18 whales may be imported, sent to institutions around U.S.
Mystic — A proposal to import 18 beluga whales from Russia to a half dozen aquariums and attractions in the United States, including Mystic Aquarium, is being opposed by thousands of animal rights advocates who don't want them taken from the wild.
According to the New York Times, the Georgia Aquarium in Atlanta has applied for a federal import permit on behalf of a group of marine parks and aquariums, saying they need the whales for captive breeding efforts, research and education.
Thirty-one belugas, some that are too young to breed and others that are nearing the end of their 35-year life spans, including two in Mystic, are now on display across the country.
Peter Glankoff, the vice president of marketing and public affairs at Mystic Aquarium, said Tuesday that the aquarium does not know yet if it will get any of the animals, as there is a process the consortium of aquariums will go through to decide which will get the belugas.
The aquarium currently has four belugas on long-term loans from other institutions living in its 1-acre Arctic Coast Exhibit. The two females, which have never given birth despite the aquarium's ongoing efforts to breed them, are in their late 20s and early 30s. The two males are younger.
Glankoff said the genetic pool of animals that are now in aquariums across the country is inadequate for breeding purposes.
"The idea is to increase the genetic diversity of the animals we have," he said.
In addition to displaying, studying and caring for the animals in its collection, the aquarium does extensive beluga research in the wild. Executive Vice President for Research and Zoological Operations Tracy Romano and others have been traveling to the Arctic for many years to study wild belugas.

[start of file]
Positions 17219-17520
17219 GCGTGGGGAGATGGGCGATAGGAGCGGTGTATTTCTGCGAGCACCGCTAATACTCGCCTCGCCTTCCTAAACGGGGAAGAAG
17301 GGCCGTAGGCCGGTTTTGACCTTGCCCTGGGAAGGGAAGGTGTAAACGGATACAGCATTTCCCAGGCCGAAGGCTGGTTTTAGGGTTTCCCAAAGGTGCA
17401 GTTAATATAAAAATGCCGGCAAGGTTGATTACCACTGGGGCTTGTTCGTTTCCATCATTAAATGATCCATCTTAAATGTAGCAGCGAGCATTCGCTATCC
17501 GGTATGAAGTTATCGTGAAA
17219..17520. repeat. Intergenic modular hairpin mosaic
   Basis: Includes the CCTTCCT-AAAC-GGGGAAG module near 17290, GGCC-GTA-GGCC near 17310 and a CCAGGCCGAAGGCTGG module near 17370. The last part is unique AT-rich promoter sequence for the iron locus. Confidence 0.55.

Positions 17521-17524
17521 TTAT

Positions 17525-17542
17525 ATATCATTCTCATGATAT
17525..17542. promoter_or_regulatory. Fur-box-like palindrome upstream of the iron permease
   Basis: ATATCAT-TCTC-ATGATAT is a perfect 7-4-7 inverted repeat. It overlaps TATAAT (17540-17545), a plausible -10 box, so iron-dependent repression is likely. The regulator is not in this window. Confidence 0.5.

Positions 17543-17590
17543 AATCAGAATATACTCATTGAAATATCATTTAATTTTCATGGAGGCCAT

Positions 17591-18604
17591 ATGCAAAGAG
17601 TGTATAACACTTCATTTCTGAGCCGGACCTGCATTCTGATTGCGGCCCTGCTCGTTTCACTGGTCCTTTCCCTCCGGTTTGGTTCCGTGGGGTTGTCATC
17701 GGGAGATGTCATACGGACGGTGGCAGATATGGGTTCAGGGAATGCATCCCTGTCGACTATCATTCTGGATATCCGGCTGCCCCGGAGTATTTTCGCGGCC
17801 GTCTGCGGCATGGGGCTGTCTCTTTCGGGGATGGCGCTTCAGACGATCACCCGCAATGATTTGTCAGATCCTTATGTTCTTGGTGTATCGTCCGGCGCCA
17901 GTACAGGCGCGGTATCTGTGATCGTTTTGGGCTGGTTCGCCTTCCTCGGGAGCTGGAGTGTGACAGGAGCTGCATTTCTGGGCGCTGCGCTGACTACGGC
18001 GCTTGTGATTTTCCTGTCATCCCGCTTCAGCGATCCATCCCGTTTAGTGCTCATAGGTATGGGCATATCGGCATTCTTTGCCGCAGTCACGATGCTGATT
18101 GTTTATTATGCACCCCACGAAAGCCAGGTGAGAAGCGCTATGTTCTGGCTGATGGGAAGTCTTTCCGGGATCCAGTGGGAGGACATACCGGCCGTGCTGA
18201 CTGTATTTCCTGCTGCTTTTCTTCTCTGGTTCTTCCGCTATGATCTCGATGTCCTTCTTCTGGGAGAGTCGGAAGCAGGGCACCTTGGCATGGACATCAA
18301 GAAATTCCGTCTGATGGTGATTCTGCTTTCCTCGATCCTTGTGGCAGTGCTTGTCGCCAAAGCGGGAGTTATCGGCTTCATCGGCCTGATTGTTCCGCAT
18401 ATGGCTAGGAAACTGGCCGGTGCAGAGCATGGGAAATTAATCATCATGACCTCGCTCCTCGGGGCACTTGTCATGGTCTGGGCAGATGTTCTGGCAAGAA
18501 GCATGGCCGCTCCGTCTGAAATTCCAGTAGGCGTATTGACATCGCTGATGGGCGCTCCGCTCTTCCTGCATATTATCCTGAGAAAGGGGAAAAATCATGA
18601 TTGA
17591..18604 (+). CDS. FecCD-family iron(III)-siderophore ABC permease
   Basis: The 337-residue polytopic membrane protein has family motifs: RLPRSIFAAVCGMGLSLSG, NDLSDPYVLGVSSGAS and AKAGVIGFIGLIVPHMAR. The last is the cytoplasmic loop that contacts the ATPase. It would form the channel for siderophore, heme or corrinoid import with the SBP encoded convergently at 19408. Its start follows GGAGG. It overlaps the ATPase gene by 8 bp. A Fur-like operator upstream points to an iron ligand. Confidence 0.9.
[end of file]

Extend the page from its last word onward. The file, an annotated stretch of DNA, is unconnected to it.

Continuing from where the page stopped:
"Mystic Aquarium is renowned for being one of the most responsible institutions in the world for the management, training, research and care of beluga whales," she said.
Like several of the aquariums and marine parks, Mystic Aquarium offers two popular beluga encounter programs in which visitors pay $55 or $145 to get up close with the animals and learn about them.
The New York Times reports that for some experts, the research and conservation value of a robust captive breeding population in North America far outweighs any harm in taking the whales from the wild. While 24 belugas have been born in captivity at U.S. institutions since 1994, including one conceived through artificial insemination, officials say the population needs greater numbers and more genetic diversity to thrive. None have been born at Mystic Aquarium.
The National Oceanic and Atmospheric Administration plans to hold a public hearing on the import proposal on Friday in Silver Spring, Md. Glankoff and other aquarium officials plan to attend the hearing. A decision by NOAA is expected early next year.
The Times said the agency has received more than 4,000 comments on the permit application, most of them negative. Many contain language drafted by People for the Ethical Treatment of Animals, which has encouraged its members to weigh in.
Hal Whitehead, a marine mammal expert at Dalhousie University in Nova Scotia, said there is not much need for debate.
"We know that they are intensely social mammals with complex and lengthy migrations, and that they use a whole bunch of different habitats in different times of the year, and that they are acoustic communicators," he said. "There is no way even the best captive situation has even the slightest approximation to that."
The Times wrote that Lori Marino, a neuroscientist at Emory University who studies whale intelligence, said she saw the aquariums' main incentive as "to keep people entertained."
While the acquisition would infuse the captive population with more genetic variety and keep it "going a little while longer," she said, "there is no scientific purpose."
In making its decision NOAA will consider factors such as whether the population of belugas that the 18 came from is endangered, whether they were humanely taken and whether the display of the animals serves an educational purpose.
The Times reported the 18 whales were caught in the Sea of Okhotsk from a robust population of 4,000 that is not seen as endangered. They were herded into pens by a net and now live at a research institution in the Black Sea town of Anapa.
The Times also reported that the Georgia Aquarium and the Utrish Marine Mammal Research Station in Russia, where the belugas are being held, declined to disclose how much the aquariums were paying for the whales.
While the whales would be owned by the Georgia Aquarium, they could also be sent to Mystic Aquarium, Shedd Aquarium in Chicago and Sea World parks in San Antonio, San Diego and Orlando, Fla.